background image

6/17/21 

AIM 

d. 

All En Route Flight Advisory Service facilities 

and FSSs have equipment to directly access the radar 
displays from the individual weather radar sites. 
Specialists at these locations are trained to interpret 
the display for pilot briefing and inflight advisory 
services. The Center Weather Service Units located in 
ARTCCs also have access to weather radar displays 
and provide support to all air traffic facilities within 
their center’s area. 

e. 

Additional information on weather radar 

products and services can be found in AC 00

45, 

Aviation Weather Services. 

REFERENCE

 

Pilot/Controller Glossary Term

 Precipitation  Radar  Weather 

Descriptions. 
AIM, Para 7

1

26, Thunderstorms. 

Chart Supplement U.S., Charts, NWS Upper Air Observing Stations and 
Weather Network for the location of specific radar sites. 

7

1

12.  ATC Inflight Weather Avoidance 

Assistance 

a.  ATC Radar Weather Display. 

1. 

ATC radars are able to display areas of 

precipitation by sending out a beam of radio energy 
that is reflected back to the radar antenna when it 
strikes an object or moisture which may be in the form 
of rain drops, hail, or snow. The larger the object is, 
or the more dense its reflective surface, the stronger 
the return will be presented. Radar weather 
processors indicate the intensity of reflective returns 
in terms of decibels (dBZ). ATC systems cannot 
detect the presence or absence of clouds. The ATC 
systems can often determine the intensity of a 
precipitation area, but the specific character of that 
area (snow, rain, hail, VIRGA, etc.) cannot be 
determined. For this reason, ATC refers to all 
weather areas displayed on ATC radar scopes as 
“precipitation.” 

2. 

All ATC facilities using radar weather 

processors with the ability to determine precipitation 
intensity, will describe the intensity to pilots as: 

(a) 

“LIGHT”  (< 26 dBZ) 

(b) 

“MODERATE”  (26 to 40 dBZ) 

(c) 

“HEAVY”  (> 40 to 50 dBZ) 

(d) 

“EXTREME”  (> 50 dBZ) 

NOTE

 

En route ATC radar’s Weather and Radar Processor 
(WARP) does not display light precipitation intensity. 

3. 

ATC facilities that, due to equipment 

limitations, cannot display the intensity levels of 
precipitation, will describe the location of the 
precipitation area by geographic position, or position 
relative to the aircraft. Since the intensity level is not 
available, the controller will state “INTENSITY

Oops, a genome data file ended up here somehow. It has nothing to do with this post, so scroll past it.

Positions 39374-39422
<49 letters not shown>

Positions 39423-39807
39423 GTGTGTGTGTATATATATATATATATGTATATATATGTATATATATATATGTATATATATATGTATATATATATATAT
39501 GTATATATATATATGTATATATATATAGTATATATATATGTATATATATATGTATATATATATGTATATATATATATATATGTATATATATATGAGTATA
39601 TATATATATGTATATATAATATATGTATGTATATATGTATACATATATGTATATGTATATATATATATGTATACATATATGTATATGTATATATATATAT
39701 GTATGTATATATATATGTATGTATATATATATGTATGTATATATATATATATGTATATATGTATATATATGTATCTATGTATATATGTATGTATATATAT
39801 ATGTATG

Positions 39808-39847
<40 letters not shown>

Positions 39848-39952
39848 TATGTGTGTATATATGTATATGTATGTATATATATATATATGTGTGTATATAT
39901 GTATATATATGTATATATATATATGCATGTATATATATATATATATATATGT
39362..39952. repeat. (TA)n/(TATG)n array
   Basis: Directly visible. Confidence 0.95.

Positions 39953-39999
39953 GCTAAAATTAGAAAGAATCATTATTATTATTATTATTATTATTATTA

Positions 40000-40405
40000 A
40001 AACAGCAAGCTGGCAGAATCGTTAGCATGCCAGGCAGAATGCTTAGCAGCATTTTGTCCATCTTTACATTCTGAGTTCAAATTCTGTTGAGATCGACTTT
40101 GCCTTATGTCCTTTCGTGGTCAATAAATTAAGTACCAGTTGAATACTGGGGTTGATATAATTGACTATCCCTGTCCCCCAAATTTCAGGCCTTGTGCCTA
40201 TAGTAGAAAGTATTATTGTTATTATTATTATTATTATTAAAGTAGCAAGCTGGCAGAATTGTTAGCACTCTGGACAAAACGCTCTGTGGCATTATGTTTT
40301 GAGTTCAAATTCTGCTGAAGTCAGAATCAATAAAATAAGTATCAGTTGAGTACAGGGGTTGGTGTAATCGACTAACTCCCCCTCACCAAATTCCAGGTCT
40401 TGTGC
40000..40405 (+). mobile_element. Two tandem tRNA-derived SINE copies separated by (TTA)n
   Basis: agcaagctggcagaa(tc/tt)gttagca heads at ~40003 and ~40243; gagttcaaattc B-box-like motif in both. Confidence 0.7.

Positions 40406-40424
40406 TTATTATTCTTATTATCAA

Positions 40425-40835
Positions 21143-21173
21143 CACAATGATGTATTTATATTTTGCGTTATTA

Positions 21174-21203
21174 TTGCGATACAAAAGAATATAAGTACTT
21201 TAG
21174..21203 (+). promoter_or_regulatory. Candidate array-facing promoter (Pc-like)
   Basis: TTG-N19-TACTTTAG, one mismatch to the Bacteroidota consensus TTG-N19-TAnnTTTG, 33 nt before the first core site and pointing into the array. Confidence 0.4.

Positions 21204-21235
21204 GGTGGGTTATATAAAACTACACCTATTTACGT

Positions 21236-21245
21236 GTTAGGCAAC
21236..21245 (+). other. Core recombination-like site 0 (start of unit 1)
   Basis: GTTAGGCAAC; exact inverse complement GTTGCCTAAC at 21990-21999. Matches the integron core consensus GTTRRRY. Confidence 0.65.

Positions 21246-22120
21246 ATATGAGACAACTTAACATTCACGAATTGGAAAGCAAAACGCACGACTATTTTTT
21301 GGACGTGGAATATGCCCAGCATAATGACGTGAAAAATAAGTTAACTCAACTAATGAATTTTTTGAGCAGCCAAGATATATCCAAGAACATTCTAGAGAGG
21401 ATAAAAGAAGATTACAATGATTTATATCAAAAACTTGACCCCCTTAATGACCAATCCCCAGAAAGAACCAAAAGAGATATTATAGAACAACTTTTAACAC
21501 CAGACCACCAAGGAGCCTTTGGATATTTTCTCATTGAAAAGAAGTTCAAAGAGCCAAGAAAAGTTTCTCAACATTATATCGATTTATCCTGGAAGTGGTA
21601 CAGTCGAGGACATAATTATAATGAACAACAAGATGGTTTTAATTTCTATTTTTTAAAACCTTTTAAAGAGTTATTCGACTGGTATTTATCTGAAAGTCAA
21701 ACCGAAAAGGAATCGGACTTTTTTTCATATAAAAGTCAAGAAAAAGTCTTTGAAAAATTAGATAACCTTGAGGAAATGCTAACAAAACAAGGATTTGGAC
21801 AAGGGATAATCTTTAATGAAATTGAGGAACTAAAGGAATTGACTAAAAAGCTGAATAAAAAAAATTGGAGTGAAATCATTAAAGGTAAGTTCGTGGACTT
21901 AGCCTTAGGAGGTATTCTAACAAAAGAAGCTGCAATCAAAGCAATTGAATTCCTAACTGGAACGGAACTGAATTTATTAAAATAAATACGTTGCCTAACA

UNKNOWN.” 

4. 

ARTCC facilities normally use a Weather and 

Radar Processor (WARP) to display a mosaic of data 
obtained from multiple NEXRAD sites. There is a 
time delay between actual conditions and those 
displayed to the controller. For example, the 
precipitation data on the ARTCC controller’s display 
could be up to 6 minutes old. When the WARP is not 
available, a second system, the narrowband Air Route 
Surveillance Radar (ARSR) can display two distinct 
levels of precipitation intensity that will be described 
to pilots as “MODERATE” (30 to 40 dBZ) and 
“HEAVY TO EXTREME” ( > 40 dBZ ). The WARP 
processor is only used in ARTCC facilities. 

5. 

ATC radar is not able to detect turbulence. 

Generally, turbulence can be expected to occur as the 
rate of rainfall or intensity of precipitation increases. 
Turbulence associated with greater rates of rainfall/ 
precipitation will normally be more severe than any 
associated with lesser rates of rainfall/precipitation. 
Turbulence should be expected to occur near 
convective activity, even in clear air. Thunderstorms 
are a form of convective activity that imply severe or 
greater turbulence. Operation within 20 miles of 
thunderstorms should be approached with great 
caution, as the severity of turbulence can be markedly 
greater than the precipitation intensity might indicate. 

b.  Weather Avoidance Assistance. 

1. 

To the extent possible, controllers will issue 

pertinent information on weather or chaff areas and 
assist pilots in avoiding such areas when requested. 
Pilots should respond to a weather advisory by either 
acknowledging the advisory or by acknowledging the 
advisory and requesting an alternative course of 
action as follows: 

(a) 

Request to deviate off course by stating a 

heading or degrees, direction of deviation, and 
approximate number of miles. In this case, when the 
requested deviation is approved, navigation is at the 
pilot’s prerogative, but must maintain the altitude 
assigned, and remain within the lateral restrictions 
issued by ATC. 

Meteorology 

7

1

35